More effort needed to make tourists stay

THE Shoalhaven has again missed out on a chance to attract further business opportunities and residents to the area, according to Shoalhaven councillor Andrew Guile.

Cr Guile said council should be using the busy tourist season to promote the economic benefits of living and working in the Shoalhaven to visitors, in line with a 2013 resolution to do so.

“People want to holiday here and they want to live here,” Cr Guile said.

“But it seems that we just cannot be bothered telling them how they can make the Shoalhaven their home and realise the aspirations they have for their families and businesses.

“Council resolved to use the 2014 tourism season to promote the economic benefits of living and working in the area, but still nothing has been done to deliver this program with yet another year of opportunity lost to our local economy.”

Cr Guile said the marketing program should promote to visitors the benefits of affordable land, improved transport infrastructure, an available workforce, educational opportunities and excellent regional health services.

“Tourism and economic development still function separately in council and even with 12 months’ notice there is still no campaign to put the positives of what the Shoalhaven offers to business owners and families when our population triples to over 300,000 people over the summer holidays.

“There is nothing once again to promote the region as a permanent family and business destination to our captivated audience.”

He said when he raised the matter a year ago it prompted Mayor Joanna Gash to issue a mayoral minute.

“I got into trouble and condemned for my comments as not being positive for council, yet at the same meeting we carried the resolution to promote the benefits of the area during the holidays,” he said.

“The only new marketing program from this council is the ratepayer funded mayor’s newsletter which is more about political campaigning than providing information.”

Shoalhaven Mayor Joanna Gash said the Shoalhaven had been extremely proactive during the tourist influx.

“I think the area displays what it has on offer, tourists can enjoy the services we have here, they can see the potential and council has been proactive in bringing people to the area,” she said.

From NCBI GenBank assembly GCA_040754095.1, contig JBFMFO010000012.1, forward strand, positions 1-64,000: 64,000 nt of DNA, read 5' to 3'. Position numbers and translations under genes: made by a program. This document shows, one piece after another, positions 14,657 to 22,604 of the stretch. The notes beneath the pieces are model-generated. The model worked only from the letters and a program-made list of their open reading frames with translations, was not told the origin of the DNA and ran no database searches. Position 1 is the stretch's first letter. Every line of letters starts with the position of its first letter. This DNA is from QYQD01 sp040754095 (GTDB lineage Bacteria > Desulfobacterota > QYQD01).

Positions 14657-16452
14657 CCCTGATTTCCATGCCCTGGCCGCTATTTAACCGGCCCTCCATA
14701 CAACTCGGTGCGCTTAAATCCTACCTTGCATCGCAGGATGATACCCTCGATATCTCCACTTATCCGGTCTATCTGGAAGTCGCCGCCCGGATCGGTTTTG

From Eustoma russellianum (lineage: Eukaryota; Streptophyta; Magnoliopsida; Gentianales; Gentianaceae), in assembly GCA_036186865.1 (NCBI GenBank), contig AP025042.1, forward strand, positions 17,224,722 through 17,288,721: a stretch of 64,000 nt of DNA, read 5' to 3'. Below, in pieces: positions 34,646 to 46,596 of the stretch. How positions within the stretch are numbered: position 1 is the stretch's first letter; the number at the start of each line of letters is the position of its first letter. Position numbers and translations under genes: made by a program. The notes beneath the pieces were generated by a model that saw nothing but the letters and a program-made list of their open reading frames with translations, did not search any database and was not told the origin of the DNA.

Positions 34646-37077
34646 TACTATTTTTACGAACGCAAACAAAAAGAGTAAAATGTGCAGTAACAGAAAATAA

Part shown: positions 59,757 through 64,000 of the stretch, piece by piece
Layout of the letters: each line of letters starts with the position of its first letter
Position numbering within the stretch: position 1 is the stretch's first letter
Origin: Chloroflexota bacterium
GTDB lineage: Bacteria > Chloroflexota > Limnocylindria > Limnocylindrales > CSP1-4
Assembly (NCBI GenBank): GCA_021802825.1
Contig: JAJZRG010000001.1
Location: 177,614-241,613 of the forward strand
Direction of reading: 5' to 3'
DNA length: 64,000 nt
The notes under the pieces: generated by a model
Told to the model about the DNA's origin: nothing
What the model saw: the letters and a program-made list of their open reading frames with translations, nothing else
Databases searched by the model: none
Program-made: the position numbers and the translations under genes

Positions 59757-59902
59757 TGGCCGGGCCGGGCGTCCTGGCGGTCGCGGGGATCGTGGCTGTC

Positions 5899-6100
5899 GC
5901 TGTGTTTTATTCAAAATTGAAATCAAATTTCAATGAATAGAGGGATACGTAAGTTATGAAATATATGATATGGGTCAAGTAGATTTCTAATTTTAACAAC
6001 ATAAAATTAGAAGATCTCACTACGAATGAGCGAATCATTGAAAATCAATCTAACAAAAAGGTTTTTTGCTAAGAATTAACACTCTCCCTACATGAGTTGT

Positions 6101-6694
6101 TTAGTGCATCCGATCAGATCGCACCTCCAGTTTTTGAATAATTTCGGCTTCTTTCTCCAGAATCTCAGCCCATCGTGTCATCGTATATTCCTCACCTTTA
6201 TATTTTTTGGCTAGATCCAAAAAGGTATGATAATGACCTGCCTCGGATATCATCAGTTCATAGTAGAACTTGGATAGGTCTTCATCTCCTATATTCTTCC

“They can see the infrastructure taking place.

“Development applications are coming in which shows we are definitely open for business.

“We are not sitting on our hands doing nothing – we are being proactive.

“We have some great events in the area at the moment like Ice Escape, which is already proving popular.

“Tourist operators like the dolphin cruises are reporting being extremely busy.

“We have a new tourist officer in place and we have other things in the pipeline, things are happening all the time.

“In the last year we resealed 29km of local roads and that has certainly got to help people coming to the area.

“I would like to see some of the things Cr Guile would like us to do. 

“It is easy to criticise from the armchair on the sideline. Get in, get active and do something about it.”

‘With work, we would move here in a second’

By ADAM WRIGHT

A RANDOM survey of a few visitors to the Shoalhaven revealed they know very little about the region’s economic situation but find its pace and beauty a powerful drawcard.

The people we spoke to listed employment as their first priority, indicating if there were more opportunities for work they would seriously consider moving to the Shoalhaven. 

If the Howden and Jurd families from Sydney could secure good jobs in the Shoalhaven they would most likely move here “in a second”.

“Actually my husband Matt would move here in a second if he could get work,” Kathryn Jurd said, while holidaying by the beach at Huskisson.

“We normally travel north of Sydney for holidays; this is our first time holidaying south. We have been here for a week and have loved it.

“It’s great for the kids.

“Our travel time to work in Sydney is one hour, 45 minutes. I think the lifestyle here would be nice.”

Mrs Jurd’s friend Carly Howden had similar thoughts.

“You line my husband up with a job and it’s done,” she said.

“I like the coastal lifestyle, it’s a lot easier. 

“You can cope with less money if the expenses are less,” she said.

Steve and Rebecca Klarich from Campbelltown said work was the drawcard they would require to move to the Shoalhaven.

“We are both trained in manufacturing.”

The family is holidaying near Huskisson and said after seeing how busy the town was they spoke about setting up a business.

“We saw how busy the only bakery was and thought another bakery might be a viable business.

“A lot of people visit this area. They need to come up with a way to get people to invest.

“Really for us the number-one thing is we would need good jobs to come to. Secondly we would be looking at what is going to be available for our children in the long term. What opportunities will they have when they grow up?” Mr Klarich said. 

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